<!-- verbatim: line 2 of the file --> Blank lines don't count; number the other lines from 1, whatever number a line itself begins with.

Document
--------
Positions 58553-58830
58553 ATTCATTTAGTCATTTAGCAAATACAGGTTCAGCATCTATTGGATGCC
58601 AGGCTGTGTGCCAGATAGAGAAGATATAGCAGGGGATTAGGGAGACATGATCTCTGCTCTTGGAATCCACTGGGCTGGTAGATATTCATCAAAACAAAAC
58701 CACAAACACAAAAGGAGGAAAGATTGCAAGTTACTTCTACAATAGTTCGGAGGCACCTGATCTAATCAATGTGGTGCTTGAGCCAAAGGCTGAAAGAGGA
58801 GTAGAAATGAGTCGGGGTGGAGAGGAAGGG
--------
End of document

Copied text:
58553 ATTCATTTAGTCATTTAGCAAATACAGGTTCAGCATCTATTGGATGCC